Washington (CNN)– Democratic Rep. James Clyburn, the assistant minority leader, suggested Monday that revenue issues will be a focus of the debt plan President Barack Obama will lay out on Wednesday.
"Well my plan going forward would be, let's get rid of these subsidies for big oil companies…Let's get rid of these tax breaks of people who are creating jobs overseas," the South Carolina congressman said on CNN's American Morning on Monday. "I think that's what the president is going to be talking about when he talks about revenues and expenditures. He's going to be talking about closing these loop holes. He's going to be talking about getting rid of these subsidies and putting our fiscal house in order."
Preparing for the upcoming debt-ceiling drama, Clyburn, who in 2009 introduced the Access for All Americans Act, which sought to increase the number of community health centers and provide medical care to low-income patients, said he does not plan to vote on eliminating health care reform and vows to look at the proposed bill in a comprehensive way.
"We should not go back to discriminating against people with preexisting conditions and to getting people kicked off their health insurance policies as soon as they get real sick. That's not what a compassionate government ought to be about," Clyburn said.
Republicans have signaled a willingness to exchange their support on raising the debt ceiling for concessions in health care and environmental policy, but Clyburn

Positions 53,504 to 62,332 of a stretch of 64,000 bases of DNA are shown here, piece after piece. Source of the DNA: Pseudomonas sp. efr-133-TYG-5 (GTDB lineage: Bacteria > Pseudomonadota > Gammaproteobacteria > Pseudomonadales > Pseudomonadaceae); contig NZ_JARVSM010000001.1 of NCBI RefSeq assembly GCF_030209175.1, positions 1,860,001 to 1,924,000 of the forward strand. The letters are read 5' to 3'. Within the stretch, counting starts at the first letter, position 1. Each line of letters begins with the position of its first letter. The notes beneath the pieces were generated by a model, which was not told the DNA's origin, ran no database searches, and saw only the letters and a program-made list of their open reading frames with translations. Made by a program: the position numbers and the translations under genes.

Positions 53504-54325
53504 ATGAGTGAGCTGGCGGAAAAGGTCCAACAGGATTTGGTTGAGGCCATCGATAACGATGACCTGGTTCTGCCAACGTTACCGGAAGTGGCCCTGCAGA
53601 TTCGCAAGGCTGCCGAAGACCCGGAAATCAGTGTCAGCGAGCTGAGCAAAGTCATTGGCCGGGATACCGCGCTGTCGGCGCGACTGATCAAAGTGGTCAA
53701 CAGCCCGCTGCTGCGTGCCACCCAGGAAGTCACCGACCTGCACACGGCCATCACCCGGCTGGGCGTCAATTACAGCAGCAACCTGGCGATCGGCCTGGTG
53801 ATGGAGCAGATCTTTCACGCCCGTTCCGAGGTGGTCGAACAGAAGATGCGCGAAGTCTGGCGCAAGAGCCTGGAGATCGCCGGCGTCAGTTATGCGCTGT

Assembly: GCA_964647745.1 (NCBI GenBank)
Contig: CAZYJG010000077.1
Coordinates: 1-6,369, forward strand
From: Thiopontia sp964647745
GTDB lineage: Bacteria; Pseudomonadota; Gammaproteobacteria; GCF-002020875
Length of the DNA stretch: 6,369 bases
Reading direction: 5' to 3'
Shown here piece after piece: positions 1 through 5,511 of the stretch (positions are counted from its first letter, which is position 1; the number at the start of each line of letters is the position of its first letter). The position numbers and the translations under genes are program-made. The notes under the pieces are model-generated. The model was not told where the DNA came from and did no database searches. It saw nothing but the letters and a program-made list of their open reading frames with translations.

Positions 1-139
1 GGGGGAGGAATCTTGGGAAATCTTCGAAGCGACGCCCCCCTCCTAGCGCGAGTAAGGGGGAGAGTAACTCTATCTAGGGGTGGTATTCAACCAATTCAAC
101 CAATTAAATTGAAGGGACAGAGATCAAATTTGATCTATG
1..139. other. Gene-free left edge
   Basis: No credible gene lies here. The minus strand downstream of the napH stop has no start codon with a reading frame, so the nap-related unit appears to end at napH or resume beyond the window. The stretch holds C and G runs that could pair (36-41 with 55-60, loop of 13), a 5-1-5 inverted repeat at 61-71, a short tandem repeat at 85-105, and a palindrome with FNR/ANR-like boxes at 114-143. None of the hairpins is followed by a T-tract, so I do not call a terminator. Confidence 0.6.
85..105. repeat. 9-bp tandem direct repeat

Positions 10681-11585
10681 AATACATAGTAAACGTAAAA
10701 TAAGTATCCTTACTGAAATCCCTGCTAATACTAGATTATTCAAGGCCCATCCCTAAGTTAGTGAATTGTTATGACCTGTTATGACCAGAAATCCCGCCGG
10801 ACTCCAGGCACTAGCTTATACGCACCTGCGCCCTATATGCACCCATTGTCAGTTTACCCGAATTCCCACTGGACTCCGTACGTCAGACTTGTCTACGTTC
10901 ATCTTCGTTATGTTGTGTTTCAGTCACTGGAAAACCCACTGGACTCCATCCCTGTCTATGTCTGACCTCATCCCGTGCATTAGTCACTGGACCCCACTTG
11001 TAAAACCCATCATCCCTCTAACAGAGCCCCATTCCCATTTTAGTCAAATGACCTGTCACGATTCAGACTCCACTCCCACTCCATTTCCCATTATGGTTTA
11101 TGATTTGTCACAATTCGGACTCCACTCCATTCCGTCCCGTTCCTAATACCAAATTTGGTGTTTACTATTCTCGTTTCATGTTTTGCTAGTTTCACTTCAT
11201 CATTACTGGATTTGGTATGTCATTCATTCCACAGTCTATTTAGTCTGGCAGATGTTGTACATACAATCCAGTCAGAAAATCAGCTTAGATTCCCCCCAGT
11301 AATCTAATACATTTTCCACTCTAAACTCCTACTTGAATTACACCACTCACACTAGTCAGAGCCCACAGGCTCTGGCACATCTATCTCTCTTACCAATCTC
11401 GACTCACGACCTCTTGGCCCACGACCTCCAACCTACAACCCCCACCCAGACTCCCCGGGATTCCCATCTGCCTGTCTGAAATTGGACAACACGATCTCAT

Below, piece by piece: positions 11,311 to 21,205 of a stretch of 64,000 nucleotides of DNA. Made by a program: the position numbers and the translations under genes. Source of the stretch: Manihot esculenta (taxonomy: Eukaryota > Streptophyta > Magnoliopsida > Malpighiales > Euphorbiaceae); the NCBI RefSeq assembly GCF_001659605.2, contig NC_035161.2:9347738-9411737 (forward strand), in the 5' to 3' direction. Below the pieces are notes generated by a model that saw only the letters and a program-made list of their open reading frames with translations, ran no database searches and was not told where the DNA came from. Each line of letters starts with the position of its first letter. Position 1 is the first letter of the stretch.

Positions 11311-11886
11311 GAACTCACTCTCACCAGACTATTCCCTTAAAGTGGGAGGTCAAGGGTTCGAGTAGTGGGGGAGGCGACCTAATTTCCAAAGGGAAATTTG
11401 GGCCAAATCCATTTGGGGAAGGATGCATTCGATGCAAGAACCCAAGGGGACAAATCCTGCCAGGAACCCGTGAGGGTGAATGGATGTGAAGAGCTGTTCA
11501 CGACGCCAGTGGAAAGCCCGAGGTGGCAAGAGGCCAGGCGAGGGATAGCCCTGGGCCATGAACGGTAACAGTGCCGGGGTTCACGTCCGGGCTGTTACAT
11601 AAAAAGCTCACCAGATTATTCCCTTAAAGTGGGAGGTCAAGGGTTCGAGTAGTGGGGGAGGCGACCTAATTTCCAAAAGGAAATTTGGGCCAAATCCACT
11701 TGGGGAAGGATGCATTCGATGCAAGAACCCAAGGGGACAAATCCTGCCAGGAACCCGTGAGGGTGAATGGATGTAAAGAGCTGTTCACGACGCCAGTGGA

stressed the importance for ongoing talks not to stray far from the pivotal issue at hand. The congressman said that now is not the time for ideological debates such as abortion that "have no place being tied to budget talks."
"None of that should be tied to the budget. We should be working on getting people back to work. Here we are, one hundred days now come April 14th and they have not brought forth one single job-creating piece of legislation," Clyburn said. "So that's what we ought to be doing here. People don't want us arguing over what should or should not be their moral underpinnings."
Congress must find an agreement in mid-May before the United States reaches its legal borrowing limit of $14.29 trillion. Even though the U.S. isn't going "gangbusters" yet, Clyburn is optimistic that there is enough bipartisan support to eliminate the deficit, as he helped do during the Clinton administration.
"We've created 1.8 million new jobs in the last 13 months," Clyburn said. "I think that's moving in the right direction."